This article raised my spirits this morning, though I admit that without seeing the details of their case I cannot judge their chances of success. It sounds like some conservatives with backbones (FreedomWorks Foundation, led by Dick Armey) will be challenging the constitutionality of the TARP by filing a lawsuit. With the Supreme Court’s current make-up, I am hopeful that rational minds will prevail and strike down the Bailout (in its current form, anyway) as unconstitutional. To me, apart from the staggeringly idiotic waste of money it represents, the TARP bailout has troubled me for its clear violation of the separation of powers, conferring unprecedented discretionary spending power to the executive branch with no Congressional oversight to date. Again, I am hopeful that this will kill the concept of the bailout in its current form as a federal institution, but $350 billion worth of damage is already done and who knows how much more of the second $350 billion will be spent before this lawsuit sees the light of day. And I’m sure that Congress will find a way to navigate through the Supreme Court’s ruling (whatever it may be) to resurrect the bailout in a new and “constitutional” form.

1 comment:

Luscus said...

As a law student, here's how I see it shaking down:

1. If the issue were about using TARP funds for direct recapitalization of companies, it might be found unconstitutional for going well beyond the powers established for any branch.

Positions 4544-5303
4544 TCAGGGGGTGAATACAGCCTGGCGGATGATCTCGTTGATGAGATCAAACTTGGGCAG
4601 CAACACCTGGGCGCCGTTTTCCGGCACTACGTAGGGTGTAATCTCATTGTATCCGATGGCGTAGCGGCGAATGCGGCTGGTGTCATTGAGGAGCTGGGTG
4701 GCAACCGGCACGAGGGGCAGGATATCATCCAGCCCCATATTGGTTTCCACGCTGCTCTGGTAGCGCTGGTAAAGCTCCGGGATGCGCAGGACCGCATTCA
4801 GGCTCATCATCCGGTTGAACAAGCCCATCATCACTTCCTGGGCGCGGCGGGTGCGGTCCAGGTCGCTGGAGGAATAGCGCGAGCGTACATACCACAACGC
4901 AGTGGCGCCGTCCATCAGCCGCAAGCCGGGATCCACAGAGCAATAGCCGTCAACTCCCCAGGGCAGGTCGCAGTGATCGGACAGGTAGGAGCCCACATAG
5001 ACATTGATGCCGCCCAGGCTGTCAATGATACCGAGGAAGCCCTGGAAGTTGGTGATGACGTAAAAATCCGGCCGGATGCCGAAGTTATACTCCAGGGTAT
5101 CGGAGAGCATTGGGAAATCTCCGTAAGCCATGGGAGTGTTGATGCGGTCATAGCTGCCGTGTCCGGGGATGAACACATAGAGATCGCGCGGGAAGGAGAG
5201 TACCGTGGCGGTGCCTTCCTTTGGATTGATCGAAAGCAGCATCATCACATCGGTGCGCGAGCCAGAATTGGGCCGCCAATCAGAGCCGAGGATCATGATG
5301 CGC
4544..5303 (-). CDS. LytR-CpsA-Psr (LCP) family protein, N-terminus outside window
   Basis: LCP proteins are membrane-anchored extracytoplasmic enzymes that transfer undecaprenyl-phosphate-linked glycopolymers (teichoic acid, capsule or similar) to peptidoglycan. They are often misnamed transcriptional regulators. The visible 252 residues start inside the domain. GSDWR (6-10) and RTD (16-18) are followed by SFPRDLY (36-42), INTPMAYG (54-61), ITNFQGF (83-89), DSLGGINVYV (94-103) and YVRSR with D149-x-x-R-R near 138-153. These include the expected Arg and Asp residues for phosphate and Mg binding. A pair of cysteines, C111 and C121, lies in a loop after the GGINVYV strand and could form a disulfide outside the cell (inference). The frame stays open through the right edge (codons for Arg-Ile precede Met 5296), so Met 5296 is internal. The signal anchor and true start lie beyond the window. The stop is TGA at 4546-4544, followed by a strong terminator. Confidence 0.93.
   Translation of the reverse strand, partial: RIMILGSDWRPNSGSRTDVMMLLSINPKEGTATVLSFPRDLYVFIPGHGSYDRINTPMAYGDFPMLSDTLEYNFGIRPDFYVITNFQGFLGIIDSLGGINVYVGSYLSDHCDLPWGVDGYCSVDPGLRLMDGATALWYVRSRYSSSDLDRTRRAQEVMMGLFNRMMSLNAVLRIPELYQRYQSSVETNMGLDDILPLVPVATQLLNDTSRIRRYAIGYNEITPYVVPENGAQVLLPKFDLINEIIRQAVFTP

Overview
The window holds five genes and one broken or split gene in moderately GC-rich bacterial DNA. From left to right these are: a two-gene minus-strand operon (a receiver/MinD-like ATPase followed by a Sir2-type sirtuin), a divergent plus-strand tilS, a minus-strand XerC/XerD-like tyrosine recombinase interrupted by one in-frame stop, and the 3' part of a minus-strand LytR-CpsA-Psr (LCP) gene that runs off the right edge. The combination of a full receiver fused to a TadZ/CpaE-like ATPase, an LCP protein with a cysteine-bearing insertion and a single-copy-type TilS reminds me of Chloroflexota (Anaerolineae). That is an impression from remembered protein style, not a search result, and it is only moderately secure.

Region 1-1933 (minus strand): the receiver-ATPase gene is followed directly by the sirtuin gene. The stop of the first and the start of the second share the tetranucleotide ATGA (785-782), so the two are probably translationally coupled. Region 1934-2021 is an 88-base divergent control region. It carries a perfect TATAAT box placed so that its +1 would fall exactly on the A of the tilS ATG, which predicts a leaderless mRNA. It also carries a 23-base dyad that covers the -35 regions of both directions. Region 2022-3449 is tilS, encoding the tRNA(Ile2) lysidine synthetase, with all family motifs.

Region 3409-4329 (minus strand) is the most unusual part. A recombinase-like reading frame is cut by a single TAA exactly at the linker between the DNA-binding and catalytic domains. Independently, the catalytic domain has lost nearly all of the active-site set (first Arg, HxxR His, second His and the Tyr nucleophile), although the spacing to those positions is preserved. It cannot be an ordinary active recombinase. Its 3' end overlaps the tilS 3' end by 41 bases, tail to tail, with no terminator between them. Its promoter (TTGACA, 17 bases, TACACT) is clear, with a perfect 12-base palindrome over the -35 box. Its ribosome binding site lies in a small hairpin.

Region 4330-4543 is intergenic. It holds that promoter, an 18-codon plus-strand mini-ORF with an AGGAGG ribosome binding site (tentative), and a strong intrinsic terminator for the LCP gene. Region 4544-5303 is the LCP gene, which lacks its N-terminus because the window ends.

2. The court will probably not pick up the case, due to the timing and political nature of the bill. With the money spent, it's a moot issue. If the suit were filed to issue a cease and desist order on spending of TARP funds, it might work, but again, the court is going to have to stretch to make a decisive ruling here.

3. This falls into a grey area of powers, being neither explicitly enumerated nor precluded from executive or legislative power - in these cases, the executive has broader powers so long as it acts with the legislation's consent (I'll try to find the citation to Justice Jackson's opinion after class today).

In summary, it doesn't look good - Congress can pretty much do whatever it wants. If you were to challenge Reid's origination of the bill in the Senate, you'd have a better shot, but as its already been signed into law, it's a rough course.